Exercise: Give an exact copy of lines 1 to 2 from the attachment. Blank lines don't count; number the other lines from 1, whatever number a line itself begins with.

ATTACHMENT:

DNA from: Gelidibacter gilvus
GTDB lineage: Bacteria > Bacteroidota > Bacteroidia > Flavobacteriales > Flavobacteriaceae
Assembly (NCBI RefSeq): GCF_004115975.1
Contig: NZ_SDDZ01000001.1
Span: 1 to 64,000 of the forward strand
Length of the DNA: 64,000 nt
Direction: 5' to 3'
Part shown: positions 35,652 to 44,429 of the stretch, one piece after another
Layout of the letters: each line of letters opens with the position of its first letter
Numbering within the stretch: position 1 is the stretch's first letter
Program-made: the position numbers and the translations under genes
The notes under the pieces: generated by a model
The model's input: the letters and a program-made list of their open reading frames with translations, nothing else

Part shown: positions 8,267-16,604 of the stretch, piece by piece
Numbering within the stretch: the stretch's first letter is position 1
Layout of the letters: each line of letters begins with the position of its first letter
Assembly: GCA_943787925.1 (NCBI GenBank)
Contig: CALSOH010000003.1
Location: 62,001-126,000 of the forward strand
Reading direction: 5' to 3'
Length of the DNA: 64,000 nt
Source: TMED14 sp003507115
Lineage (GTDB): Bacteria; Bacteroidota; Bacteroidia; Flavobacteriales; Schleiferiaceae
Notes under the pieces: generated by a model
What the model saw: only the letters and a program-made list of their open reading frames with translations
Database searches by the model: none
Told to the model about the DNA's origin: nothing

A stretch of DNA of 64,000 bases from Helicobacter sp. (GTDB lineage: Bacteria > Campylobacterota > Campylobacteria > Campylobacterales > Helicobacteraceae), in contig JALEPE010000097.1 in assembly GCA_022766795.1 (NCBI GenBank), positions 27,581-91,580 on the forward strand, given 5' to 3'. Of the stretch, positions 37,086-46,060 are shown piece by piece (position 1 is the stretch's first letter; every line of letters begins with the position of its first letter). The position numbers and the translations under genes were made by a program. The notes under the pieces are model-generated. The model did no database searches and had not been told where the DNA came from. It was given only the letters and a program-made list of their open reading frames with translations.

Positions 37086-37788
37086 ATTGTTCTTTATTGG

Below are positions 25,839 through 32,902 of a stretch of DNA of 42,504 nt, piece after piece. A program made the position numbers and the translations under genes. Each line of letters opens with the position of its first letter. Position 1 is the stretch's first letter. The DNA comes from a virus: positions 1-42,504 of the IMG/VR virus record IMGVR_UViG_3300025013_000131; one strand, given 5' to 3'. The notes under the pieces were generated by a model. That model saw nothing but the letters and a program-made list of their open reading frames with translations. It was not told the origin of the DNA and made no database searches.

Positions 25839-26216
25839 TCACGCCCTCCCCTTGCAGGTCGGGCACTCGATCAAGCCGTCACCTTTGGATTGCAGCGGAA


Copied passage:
DNA from: Gelidibacter gilvus
GTDB lineage: Bacteria > Bacteroidota > Bacteroidia > Flavobacteriales > Flavobacteriaceae